Re: HTTP-NG: status report
Gary Adams - Sun Microsystems Labs BOS (email@example.com)
Tue, 22 Nov 1994 08:56:07 +0500
> From firstname.lastname@example.org Tue Nov 22 07:47:51 1994
> Looked great!
It's a good time to lift up the rock and ask a few what, when, where,
how and why questions. (And I liked it, too).
What are the key areas that need to be addressed in the next rev of the
HTTP protocol? (performance, security, extensibility, xxx)
Why does the protocol need to be enhanced? (or why have we left it the way it
is for such a long time?)
When could a new version be specified/deployed? (summer 95?)
Who's ready willing and able to make it happen? (W3O)
How do we make a smooth transition to the new capabilities?
Where can I get it :-)
Actually, I'm suggesting that an http working group be formed to flush
out the requirements and details of a next generation http spec, similar
to the excellent work that has been done in the html working group for
a verifiable and well documented HTML 2.0.
> The act of fetching inlined images could be made faster if the server
> were able to tell the client directly in its response headers "I think
> you'll want to get these items next" - that way the client doesn't have
> to parse the document as it's coming down the pipe looking for inlined
> images. I.e., in HTTP/1.0 terms (since I haven't seen the HTTP-NG terms)
> C: GET / HTTP/1.0
> S: ...
> Inlined-objects-URI: /Images/yes.gif, /Images/no.gif
This is the place that I always get confused in separating out the responsibility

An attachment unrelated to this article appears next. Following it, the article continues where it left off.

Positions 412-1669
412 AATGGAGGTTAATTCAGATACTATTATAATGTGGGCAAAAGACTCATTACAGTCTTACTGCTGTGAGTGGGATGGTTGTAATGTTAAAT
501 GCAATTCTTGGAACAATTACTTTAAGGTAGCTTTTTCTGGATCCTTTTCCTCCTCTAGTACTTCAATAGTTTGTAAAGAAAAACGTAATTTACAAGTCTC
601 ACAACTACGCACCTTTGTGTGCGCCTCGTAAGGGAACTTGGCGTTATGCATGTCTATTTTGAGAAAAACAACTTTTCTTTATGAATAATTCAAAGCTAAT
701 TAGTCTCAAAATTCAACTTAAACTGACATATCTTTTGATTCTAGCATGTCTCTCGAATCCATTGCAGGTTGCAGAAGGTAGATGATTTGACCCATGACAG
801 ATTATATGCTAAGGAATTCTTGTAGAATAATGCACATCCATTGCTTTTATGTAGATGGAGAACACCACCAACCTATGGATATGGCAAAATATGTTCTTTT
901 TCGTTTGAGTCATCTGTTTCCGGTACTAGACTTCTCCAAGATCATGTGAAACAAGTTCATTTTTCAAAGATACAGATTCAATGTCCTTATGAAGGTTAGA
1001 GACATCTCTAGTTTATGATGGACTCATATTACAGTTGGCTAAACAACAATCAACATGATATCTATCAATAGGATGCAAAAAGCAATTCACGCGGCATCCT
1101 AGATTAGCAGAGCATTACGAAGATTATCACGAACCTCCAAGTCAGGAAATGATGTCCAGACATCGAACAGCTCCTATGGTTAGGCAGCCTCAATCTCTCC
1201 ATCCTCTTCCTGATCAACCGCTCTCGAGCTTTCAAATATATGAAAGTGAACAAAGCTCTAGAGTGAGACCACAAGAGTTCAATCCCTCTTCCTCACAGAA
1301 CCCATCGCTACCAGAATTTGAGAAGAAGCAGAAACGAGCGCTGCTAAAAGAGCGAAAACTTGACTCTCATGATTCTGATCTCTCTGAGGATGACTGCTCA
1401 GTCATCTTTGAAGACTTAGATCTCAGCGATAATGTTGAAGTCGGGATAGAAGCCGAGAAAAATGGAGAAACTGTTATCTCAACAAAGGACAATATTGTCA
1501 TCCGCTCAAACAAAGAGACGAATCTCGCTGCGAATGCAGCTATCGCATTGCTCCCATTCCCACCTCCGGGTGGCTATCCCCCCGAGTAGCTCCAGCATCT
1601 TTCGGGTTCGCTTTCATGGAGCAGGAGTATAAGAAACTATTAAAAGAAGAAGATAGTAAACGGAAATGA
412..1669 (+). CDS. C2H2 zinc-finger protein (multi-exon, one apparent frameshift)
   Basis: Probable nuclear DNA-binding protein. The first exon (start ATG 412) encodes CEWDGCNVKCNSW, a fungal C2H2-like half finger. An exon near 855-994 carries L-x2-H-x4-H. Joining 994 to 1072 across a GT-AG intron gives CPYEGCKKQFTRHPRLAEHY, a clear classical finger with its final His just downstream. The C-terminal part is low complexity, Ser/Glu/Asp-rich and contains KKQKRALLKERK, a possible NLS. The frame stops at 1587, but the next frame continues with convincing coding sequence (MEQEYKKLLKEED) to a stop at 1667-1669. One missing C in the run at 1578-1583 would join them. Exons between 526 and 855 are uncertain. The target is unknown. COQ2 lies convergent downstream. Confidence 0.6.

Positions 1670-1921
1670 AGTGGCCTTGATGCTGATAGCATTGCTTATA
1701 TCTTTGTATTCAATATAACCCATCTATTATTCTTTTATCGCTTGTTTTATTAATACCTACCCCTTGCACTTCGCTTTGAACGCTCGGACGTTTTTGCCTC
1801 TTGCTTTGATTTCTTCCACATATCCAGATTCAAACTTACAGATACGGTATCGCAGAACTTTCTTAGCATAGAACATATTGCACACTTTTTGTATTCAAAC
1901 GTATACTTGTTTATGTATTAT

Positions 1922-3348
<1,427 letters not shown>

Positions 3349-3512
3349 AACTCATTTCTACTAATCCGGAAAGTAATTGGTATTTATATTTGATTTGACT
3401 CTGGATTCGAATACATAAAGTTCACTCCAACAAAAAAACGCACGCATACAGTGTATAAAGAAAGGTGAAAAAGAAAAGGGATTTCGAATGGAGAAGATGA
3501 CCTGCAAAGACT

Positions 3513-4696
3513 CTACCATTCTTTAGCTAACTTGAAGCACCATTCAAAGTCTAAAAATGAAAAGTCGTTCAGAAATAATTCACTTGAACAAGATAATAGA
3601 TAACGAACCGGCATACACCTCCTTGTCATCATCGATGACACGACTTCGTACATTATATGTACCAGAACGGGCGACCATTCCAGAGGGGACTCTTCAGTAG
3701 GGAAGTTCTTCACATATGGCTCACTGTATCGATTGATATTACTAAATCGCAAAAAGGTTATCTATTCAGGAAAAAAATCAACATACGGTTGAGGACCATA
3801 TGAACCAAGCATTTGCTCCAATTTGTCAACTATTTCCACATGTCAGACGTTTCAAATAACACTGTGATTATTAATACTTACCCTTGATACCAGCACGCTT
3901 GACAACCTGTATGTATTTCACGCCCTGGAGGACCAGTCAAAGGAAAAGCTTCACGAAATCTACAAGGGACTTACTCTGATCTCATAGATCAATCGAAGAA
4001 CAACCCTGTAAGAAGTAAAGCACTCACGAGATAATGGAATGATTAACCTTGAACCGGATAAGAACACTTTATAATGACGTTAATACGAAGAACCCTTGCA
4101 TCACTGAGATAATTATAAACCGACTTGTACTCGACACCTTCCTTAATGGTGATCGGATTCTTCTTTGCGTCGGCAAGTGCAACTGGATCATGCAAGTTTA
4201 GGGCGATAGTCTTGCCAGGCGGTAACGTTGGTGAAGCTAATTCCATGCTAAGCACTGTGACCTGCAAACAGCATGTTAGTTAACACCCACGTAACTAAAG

of the protocol on the wire for HTTP and the features I expect to see supported
from an HTML document authoring system. To follow from your example above the
next objects transmitted over the wire would look like this :
Important to display this as soon as possible (warm fuzzies for users)
In other words, a document header is accessible with a minimal amount of
processing and may contain equally valuable processsing instructions at
an application level. If this information is in the HTML HEAD, it could be
possible to acheive similar savings over other transport schemes (ftp, gopher,
> The server just has to spend the effort to derive this info once and can
> cache it in memory or to disk from then on, doing quick if-modified
> checks to see if that info may have changed. The client then still has
> the option of getting the inlined object from a cache somewhere.
When I divide up the processing, I'd like to see the document authoring
system take responsibility for most of the content specific processing
as possible. e.g. A list of inline images with their timestamps and sizes
could easily be produced when a document is "published" into a particular
document server's 'database' (in today's terms this translates into a user
can manually add the directives to the header of their document or run a
script to update the header information when they copy it to the publicly
accessible file system).
If we intend for the server to parse documents and take action before the
client has determined what they will do with the information, there will need
to be some additional dialog upfront where the client can communicate its
"intentions" about the information it has requested. e.g. I'd rather have
10,000 clients parse the document and determine what actions to take than
to have the server parse the same document 10,000 times while the next 10,000
requests are waiting. Best of all I'd rather have the document author wait
while their document is checked for errors and optimized for rapid retrieval
just once so all 10,000 of us could enjoy the benefits.
> Your slick hype/tripe/wipedisk/zipped/zippy/whine/online/sign.on.the.ish/oil
> pill/roadkill/grease.slick/neat.trick is great for what it is. -- Wired Fan #3
> email@example.com firstname.lastname@example.org http://www.hotwired.com/Staff/brian/